is a memory address, though it can be used as one offset.

Nov 22 '05 #6

P: n/a
aling wrote:
Now I understand. The result of &((struc*)0)->member2 is not offset, it
is a memory address, though it can be used as one offset.


The code is not legal, despite the fact that it works. If you need to do
this sort of thing you should use the offsetof macro defined in
<stdlib.h>. Most likely the offsetof macro will do exactly what you are
doing above, but the offsetof macro is guaranteed to work (on C style
structs).

john
Nov 22 '05 #7

P: n/a
> defined in
<stdlib.h>.


I meant <stddef.h>

john
Nov 22 '05 #8

P: n/a
aling wrote:
Why the result of &((struc*)0)->member2 is a offset instead of address?

Why the two results of following code is different, and one is memory
address, the other is offset?

struct struc {
int member1;
int member2;
} astruc, * p_struc=&astruc, *p_null=0;
printf("&p_struc->member2=%p\n", &p_struc->member2); // this result is
a memory address
printf("&p_null->member2=%p\n", &p_null->member2); // this result is
offset of member2


The program is calculating the address of the member as if the object
itself were located at memory address 0. So addresses are identical to
offsets since they are both being measured from the same reference
point. Note that the memory address 0 as used in this program is not
necessarily the address that the NULL pointer references. And it is
even conceivable that memory address 0 could be a valid memory location
on a system somewhere. For that reason, the null pointer "0" is, in
C++, a symbolic representation of an invalid object address. The actual
null pointer address used when the code is compiled can be different
and would depend on the implementation.

And as alarming as this program appears, it is nonetheless performing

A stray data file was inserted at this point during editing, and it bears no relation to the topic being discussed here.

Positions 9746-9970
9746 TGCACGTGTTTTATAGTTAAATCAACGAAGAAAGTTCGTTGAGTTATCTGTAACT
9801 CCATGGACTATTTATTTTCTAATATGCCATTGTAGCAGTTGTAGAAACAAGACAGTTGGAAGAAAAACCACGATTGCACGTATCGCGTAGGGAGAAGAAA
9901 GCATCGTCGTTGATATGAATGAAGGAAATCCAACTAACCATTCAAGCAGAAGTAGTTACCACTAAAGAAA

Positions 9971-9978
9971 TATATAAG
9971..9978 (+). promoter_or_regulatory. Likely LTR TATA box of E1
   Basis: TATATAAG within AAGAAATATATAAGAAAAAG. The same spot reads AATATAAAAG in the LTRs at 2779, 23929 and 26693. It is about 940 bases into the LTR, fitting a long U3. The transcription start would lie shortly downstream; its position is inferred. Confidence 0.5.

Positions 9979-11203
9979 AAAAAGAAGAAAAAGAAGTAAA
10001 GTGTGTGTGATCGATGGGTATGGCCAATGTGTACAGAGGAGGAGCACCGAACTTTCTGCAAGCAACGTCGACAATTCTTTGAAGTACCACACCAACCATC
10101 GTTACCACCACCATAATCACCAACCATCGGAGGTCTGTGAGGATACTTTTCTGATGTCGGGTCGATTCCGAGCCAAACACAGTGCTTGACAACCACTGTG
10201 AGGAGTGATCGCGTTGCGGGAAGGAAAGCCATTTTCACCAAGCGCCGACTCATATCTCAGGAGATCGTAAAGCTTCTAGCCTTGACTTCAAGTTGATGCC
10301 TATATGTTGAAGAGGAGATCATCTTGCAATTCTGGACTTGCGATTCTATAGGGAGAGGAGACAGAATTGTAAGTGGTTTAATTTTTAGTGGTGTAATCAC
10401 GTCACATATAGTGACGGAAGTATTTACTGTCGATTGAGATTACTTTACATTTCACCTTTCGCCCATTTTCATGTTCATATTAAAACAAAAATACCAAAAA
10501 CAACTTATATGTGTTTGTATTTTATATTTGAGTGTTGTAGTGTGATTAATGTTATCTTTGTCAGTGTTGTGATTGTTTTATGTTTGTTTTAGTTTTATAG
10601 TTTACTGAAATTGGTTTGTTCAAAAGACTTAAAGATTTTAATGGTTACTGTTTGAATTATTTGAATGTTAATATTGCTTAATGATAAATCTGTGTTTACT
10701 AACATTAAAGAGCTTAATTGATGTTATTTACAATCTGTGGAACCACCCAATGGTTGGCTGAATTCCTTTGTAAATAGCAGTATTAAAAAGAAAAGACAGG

only pure computation and does not access these hypothetical memory
addresses; so despite appearances, it remains a valid program. Of
course, it's probably still not a good idea to work with pointers in
this way since it is all to easy to make a mistake.

Greg

Nov 22 '05 #9

P: n/a
In article <11**********************@g43g2000cwa.googlegroups .com>,
aling <li*********@126.com> wrote:
Now I understand. The result of &((struc*)0)->member2 is not offset, it
is a memory address, though it can be used as one offset.


Right, because structs have subobjects, and so -> effectively moves
to the subobject that is in the position where the respective memory
of the right type starts. IOWs, where that object's offsetof() is.
But, as mentioned, since there really is no such object at 0,
the code is undefined. Better to use offsetof() (although oddly
you may find it using the same implementation, but then at least
you'll know it works, and you'll be using offsetof() anyway
which will be portable so that if you use offsetof on an
implmentation where the undefined behavior is not doing the
obvious things, the vendor will provide for you the right definition
for that platform).
--
Greg Comeau / Celebrating 20 years of Comeauity!
Comeau C/C++ ONLINE ==> http://www.comeaucomputing.com/tryitout
World Class Compilers: Breathtaking C++, Amazing C99, Fabulous C90.
Comeau C/C++ with Dinkumware's Libraries... Have you tried it?
Nov 22 '05 #10

P: n/a
In article <11**********************@g49g2000cwa.googlegroups .com>,
Greg <gr****@pacbell.net> wrote:
aling wrote:
Why the result of &((struc*)0)->member2 is a offset instead of address?

Why the two results of following code is different, and one is memory
address, the other is offset?